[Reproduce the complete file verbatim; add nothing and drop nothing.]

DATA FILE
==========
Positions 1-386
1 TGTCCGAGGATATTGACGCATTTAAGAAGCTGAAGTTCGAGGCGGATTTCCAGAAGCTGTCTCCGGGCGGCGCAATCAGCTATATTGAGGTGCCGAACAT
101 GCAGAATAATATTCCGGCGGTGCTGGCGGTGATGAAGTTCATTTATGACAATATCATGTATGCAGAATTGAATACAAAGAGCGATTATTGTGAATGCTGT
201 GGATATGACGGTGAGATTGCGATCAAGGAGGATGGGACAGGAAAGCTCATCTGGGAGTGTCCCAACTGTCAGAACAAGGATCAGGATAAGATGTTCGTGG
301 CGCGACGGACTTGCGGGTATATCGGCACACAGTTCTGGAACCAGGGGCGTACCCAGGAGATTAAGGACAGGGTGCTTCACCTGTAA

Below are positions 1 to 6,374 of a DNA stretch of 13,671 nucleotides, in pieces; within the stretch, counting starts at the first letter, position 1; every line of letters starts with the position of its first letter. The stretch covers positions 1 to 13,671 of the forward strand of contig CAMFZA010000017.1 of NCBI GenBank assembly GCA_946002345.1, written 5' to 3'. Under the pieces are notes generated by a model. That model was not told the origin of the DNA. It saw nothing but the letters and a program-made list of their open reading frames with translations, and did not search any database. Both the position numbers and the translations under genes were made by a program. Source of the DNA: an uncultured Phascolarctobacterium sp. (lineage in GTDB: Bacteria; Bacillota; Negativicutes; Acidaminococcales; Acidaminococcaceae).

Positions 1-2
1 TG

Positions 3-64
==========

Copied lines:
Positions 1-386
1 TGTCCGAGGATATTGACGCATTTAAGAAGCTGAAGTTCGAGGCGGATTTCCAGAAGCTGTCTCCGGGCGGCGCAATCAGCTATATTGAGGTGCCGAACAT
101 GCAGAATAATATTCCGGCGGTGCTGGCGGTGATGAAGTTCATTTATGACAATATCATGTATGCAGAATTGAATACAAAGAGCGATTATTGTGAATGCTGT
201 GGATATGACGGTGAGATTGCGATCAAGGAGGATGGGACAGGAAAGCTCATCTGGGAGTGTCCCAACTGTCAGAACAAGGATCAGGATAAGATGTTCGTGG
301 CGCGACGGACTTGCGGGTATATCGGCACACAGTTCTGGAACCAGGGGCGTACCCAGGAGATTAAGGACAGGGTGCTTCACCTGTAA

Below are positions 1 to 6,374 of a DNA stretch of 13,671 nucleotides, in pieces; within the stretch, counting starts at the first letter, position 1; every line of letters starts with the position of its first letter. The stretch covers positions 1 to 13,671 of the forward strand of contig CAMFZA010000017.1 of NCBI GenBank assembly GCA_946002345.1, written 5' to 3'. Under the pieces are notes generated by a model. That model was not told the origin of the DNA. It saw nothing but the letters and a program-made list of their open reading frames with translations, and did not search any database. Both the position numbers and the translations under genes were made by a program. Source of the DNA: an uncultured Phascolarctobacterium sp. (lineage in GTDB: Bacteria; Bacillota; Negativicutes; Acidaminococcales; Acidaminococcaceae).

Positions 1-2
1 TG

Positions 3-64